United States District Court, W.D. Missouri, St. Joseph Division
ALBERT J. ASTARITA, DIANA M. OWENS, Plaintiffs,
MENARD, INC., Defendant.
ORDER GRANTING IN PART PLAINTIFF'S MOTION FOR
CORRECTIVE NOTICE AND EQUITABLE TOLLING
ROSEANN A. KETCHMARK, JUDGE
the Court in this collective action under the Fair Labor
Standards Act (“FLSA”) is Plaintiff Diana M.
Owens's Motion for Corrective Notice and Equitable
Tolling. (Doc. 162.) The Second Amended Complaint in this
case alleges that Defendant Menard, Inc.
(“Menard”) violated the FLSA and state law by
failing to pay employees for participating in its in-home
training program. (Doc. 78.) Plaintiff's motion argues
that the Court should approve a corrective class notice and
equitably toll the statute of limitations for certain
putative class members because Menard required them to sign
class and collective action waivers while this case was
pending. For the reasons below, the motion is GRANTED
in part and DENIED in part.
Specifically, the corrective notice is
APPROVED, but Plaintiff's request for
equitable tolling is DENIED without
prejudice as unripe.
to June 2016, all of Menard's hourly non-management
employees signed employment agreements that contained
arbitration clauses with class and collective action waivers.
(Doc. 163 at 5-6.) In June 2016, Menard entered into a
settlement with the National Labor Relations Board
(“NLRB”) that required Menard to revise its
employment agreements so non-management employees could
pursue class or collective actions in court. (Id. at
4.) As a result, the employment agreements of non-management
employees hired between June 2016 and May 2018 did not
contain arbitration clauses with class or collective action
waivers-at least initially.
Albert Astarita filed this action on December 21, 2017. On
March 1, 2018, Menard sought to place him in a management
position, to which the NLRB carveout did not apply, and
presented him with a new employment agreement that contained
an arbitration clause with a class and collective action
waiver. Astarita refused to sign it, and he was fired. On
March 6, 2018, Astarita moved for an injunction seeking
(among other things) reinstatement as an employee and an
order prohibiting Menard from imposing similar arbitration
agreements with class and collective action waivers on other
putative class members. (Doc. 42 at 1-2.) The Court denied
the injunction following a hearing on April 6, 2018, during
which the following exchange occurred:
MR. McCLELLAND: We request that the judge issue an order
prohibiting defendant from attempting to interfere with or
prevent class members from opting in this action by way of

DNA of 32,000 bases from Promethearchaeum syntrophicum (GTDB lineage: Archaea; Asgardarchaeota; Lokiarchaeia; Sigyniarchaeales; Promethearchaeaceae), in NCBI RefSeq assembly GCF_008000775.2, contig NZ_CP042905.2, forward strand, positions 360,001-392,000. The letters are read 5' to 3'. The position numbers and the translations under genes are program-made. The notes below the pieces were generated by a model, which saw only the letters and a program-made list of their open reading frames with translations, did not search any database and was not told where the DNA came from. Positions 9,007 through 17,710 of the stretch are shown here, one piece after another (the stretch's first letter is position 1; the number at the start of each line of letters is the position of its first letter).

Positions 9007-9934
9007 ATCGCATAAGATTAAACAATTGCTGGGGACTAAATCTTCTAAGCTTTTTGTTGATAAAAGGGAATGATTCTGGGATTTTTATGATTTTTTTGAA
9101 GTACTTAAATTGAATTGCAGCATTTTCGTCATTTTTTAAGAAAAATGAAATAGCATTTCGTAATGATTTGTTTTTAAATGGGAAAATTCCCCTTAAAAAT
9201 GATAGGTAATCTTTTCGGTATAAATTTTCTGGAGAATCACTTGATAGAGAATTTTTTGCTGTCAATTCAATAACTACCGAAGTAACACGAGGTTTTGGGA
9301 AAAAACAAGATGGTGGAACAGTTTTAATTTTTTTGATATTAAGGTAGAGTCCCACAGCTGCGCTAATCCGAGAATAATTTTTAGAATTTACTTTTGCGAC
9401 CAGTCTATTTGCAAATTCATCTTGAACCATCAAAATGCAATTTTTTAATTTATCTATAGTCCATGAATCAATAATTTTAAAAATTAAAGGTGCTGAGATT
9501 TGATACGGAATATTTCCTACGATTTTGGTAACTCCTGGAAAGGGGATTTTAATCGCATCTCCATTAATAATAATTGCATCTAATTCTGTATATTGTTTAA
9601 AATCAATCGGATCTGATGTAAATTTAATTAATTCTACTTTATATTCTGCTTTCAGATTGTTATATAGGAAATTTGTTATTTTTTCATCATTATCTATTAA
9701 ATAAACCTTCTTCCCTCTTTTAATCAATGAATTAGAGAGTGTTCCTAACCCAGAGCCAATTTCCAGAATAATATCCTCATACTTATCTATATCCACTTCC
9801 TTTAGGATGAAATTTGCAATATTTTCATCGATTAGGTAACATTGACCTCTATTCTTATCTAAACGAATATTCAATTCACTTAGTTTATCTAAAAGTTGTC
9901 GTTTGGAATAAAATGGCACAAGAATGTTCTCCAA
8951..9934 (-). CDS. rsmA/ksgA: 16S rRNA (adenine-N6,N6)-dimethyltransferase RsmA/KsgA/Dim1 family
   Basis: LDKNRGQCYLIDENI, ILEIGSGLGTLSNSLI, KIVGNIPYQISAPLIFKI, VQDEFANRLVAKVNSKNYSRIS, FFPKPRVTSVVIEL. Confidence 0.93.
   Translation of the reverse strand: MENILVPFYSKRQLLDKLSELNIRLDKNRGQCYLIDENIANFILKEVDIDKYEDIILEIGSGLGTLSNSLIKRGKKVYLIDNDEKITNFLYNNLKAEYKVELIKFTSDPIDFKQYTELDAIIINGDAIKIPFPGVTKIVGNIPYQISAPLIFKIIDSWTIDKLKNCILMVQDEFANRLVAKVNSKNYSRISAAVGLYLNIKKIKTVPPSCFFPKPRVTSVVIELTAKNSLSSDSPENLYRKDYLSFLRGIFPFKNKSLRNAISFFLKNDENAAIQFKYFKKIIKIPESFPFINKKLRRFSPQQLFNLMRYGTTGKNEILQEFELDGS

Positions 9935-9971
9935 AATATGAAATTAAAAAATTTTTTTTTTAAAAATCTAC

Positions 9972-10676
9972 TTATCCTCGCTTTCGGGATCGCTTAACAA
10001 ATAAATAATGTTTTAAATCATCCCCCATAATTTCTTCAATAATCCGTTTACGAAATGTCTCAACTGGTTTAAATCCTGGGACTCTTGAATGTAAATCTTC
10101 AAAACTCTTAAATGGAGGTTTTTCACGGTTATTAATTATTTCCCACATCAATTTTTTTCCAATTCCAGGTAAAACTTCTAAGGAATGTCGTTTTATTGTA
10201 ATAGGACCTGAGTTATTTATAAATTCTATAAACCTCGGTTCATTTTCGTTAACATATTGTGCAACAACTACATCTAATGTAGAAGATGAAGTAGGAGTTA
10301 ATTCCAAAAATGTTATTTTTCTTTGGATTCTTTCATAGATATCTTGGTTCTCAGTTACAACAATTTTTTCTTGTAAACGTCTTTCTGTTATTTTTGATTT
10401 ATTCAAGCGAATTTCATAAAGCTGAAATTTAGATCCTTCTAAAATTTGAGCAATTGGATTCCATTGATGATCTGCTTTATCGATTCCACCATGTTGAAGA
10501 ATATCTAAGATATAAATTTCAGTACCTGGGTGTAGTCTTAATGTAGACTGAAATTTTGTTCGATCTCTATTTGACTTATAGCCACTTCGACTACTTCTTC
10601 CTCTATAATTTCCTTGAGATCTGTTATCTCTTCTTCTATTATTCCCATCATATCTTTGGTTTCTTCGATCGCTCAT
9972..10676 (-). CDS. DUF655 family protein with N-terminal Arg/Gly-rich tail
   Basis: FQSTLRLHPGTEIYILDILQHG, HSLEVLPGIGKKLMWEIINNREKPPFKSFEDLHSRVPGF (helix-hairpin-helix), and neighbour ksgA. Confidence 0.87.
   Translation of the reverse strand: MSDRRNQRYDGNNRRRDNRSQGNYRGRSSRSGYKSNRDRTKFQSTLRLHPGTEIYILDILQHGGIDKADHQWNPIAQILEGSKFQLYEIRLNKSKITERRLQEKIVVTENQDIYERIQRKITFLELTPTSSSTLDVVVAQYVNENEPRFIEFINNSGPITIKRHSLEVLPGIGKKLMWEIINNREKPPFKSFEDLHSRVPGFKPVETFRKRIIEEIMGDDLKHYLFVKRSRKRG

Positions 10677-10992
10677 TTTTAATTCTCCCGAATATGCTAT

requiring them to sign arbitration agreements that would
waive their rights to participate in this action without
notifying them of this pending action.
THE COURT: And what is Menard's response?
MR. BITTNER: Your Honor, Menard's response is such relief
is not warranted. . . . [I]f in fact the Court would be at
some point inclined to rule that there was conditional
certification and opt-in notice went out, there could be
certainly appropriate explanatory language about the
arbitration issue, assuming that we were that far down the
road at that point. So I don't think it's necessary
. . . .
Mr. McCLELLAND: . . . . All we're asking for is a
notification that anyone issued an arbitration agreement
there is pending litigation.
THE COURT: I think we have tools to address any potential
harm in the future if your relief is not granted today, so I
won't grant relief in that aspect either at this
(Doc. 115 at 37-40.)
next month, on May 21, 2018, the Supreme Court handed down
Epic Systems Corporation v. Lewis, 138 S.Ct. 1612
(2018). In Epic Systems, the Supreme Court abrogated
the NLRB's view of the law and held that the National
Labor Relations Act (“NLRA”) does not prohibit
employers from enforcing class and collective action waivers.
In the wake of Epic Systems, while this case was
pending, Menard resumed its practice of inserting arbitration
clauses with class and collective action waivers in its
employment agreements for new non- management employees and
current non-management employees who were up for “merit
reviews.” (Doc. 163 at 12-13.)
November 13, 2018, the Court compelled Plaintiff Albert
Astarita to arbitration, leaving only Owens as the named
plaintiff. (Doc. 113.) Then, following a telephone conference
on November 27, 2018, the Court certified the following